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Polygon Adds Support for Adobe’s Behance on their Network

The Polygon cryptocurrency platform has added support for Adobe’s social networking site Behance. This will allow consumers to more easily exhibit non-fungible tokens (NFTs) based on the Polygon cryptocurrency platform. 

Polygon integration, according to the business, is a more environmentally-conscious option for artists to generate NFTs, something that Behance began supporting late last year as well. While the environmental impact of this is arguable, it is part of Adobe’s ongoing expansion into the cryptocurrency space, as well as an attempt to appease artists who are concerned about the technology’s possible negative consequences.

Polygon, which is an extension of the renowned Ethereum blockchain, offers a reduced energy footprint for every bitcoin transaction, allowing it to avoid the high transaction fees associated with the Ethereum blockchain. While popularising Polygon increases overall traffic to the energy-intensive Ethereum system, which is meant to begin adopting a more efficient verification mechanism but has not done so as of yet, it also increases the number of transactions.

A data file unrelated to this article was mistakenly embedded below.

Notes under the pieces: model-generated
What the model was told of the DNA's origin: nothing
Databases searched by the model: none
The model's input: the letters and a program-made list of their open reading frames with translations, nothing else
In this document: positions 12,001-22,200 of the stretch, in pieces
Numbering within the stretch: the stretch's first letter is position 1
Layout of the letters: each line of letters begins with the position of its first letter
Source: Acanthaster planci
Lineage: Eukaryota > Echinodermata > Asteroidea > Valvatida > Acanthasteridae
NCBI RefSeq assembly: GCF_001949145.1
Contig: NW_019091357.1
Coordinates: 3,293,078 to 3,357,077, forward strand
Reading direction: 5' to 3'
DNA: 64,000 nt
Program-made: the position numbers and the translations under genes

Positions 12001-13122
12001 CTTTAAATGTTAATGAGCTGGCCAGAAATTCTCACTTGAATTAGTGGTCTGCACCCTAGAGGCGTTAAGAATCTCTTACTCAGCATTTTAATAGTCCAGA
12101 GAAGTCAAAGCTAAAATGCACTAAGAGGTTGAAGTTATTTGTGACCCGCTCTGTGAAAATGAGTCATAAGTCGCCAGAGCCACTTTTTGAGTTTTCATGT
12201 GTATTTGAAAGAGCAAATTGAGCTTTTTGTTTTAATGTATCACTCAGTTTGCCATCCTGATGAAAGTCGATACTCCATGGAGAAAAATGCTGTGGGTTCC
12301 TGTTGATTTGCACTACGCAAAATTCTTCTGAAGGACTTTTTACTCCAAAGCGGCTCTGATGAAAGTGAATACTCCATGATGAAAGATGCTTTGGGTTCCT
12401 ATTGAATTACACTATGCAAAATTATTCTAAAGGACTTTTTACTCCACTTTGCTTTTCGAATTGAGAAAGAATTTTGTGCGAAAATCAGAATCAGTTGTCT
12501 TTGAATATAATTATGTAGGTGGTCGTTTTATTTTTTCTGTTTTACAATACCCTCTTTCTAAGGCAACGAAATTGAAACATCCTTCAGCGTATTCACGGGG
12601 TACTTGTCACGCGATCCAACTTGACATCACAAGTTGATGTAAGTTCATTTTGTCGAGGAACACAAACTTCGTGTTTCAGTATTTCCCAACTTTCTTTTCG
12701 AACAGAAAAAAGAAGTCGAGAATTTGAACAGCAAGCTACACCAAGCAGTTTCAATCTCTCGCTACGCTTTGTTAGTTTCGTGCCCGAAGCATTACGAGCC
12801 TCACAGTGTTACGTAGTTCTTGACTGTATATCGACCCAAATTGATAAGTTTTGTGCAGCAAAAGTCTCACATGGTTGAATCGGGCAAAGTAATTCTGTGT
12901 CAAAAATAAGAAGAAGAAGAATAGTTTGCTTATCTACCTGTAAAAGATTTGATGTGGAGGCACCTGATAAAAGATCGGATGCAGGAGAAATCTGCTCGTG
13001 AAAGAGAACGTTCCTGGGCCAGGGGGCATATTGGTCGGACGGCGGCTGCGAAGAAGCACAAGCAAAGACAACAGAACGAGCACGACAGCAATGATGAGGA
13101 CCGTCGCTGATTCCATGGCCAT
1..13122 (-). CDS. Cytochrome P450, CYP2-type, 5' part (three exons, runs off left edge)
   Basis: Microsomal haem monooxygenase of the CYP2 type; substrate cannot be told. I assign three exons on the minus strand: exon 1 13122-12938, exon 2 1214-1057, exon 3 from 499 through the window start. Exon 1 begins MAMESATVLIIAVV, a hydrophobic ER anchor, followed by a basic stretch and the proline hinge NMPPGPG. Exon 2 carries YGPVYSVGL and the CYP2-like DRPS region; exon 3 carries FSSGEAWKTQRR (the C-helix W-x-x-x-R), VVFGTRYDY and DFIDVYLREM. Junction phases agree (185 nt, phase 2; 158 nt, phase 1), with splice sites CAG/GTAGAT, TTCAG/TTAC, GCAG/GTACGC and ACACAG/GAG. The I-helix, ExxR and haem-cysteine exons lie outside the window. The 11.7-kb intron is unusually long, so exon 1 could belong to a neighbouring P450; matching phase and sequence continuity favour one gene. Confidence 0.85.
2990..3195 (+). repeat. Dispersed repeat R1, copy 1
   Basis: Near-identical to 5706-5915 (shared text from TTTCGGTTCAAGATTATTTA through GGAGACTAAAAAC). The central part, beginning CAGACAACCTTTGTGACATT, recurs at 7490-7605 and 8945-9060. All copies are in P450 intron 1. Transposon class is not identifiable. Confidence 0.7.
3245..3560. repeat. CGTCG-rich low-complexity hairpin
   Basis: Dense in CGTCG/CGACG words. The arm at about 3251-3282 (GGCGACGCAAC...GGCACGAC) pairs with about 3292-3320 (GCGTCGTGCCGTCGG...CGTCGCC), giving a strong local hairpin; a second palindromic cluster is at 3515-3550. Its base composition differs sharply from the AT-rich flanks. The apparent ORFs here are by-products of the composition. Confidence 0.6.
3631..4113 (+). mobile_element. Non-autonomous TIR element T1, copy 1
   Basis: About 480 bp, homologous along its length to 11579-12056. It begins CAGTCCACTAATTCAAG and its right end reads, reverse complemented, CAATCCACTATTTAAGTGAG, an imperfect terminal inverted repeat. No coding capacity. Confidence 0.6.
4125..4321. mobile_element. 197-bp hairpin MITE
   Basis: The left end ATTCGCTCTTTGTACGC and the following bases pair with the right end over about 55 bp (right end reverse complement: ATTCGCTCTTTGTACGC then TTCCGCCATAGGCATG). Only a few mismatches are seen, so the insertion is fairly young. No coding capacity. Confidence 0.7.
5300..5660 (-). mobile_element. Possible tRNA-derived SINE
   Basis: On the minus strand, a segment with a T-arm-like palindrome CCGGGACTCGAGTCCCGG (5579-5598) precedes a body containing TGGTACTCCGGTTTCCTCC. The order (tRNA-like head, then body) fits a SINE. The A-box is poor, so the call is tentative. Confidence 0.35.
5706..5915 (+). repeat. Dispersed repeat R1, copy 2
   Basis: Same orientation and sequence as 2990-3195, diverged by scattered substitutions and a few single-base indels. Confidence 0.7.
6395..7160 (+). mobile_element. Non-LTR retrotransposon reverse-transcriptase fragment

Artists may now mint NFTs with Polygon and sell them on the popular marketplace OpenSea, while also displaying the image connected with them on Behance and directing people to OpenSea, where they can purchase the NFT in question.

Starting in late 2021, Adobe began integrating NFT support into its products, beginning with a software called Content Credentials, which ties an NFT image in Photoshop with information about the image’s creator.

A previous effort dubbed the Content Authenticity Initiative, which connects photographs with information about who made them and whether or not they have been changed, coincides with the company’s interest in bitcoin assets. 

Non-blockchain technologies, on the other hand, are very contentious, with some of the most strident opposition focusing on the environmental toll they impose on the ecosystem. While this action is unlikely to allay such fears, it does serve as a signal that Adobe is at least aware of them, which is encouraging.

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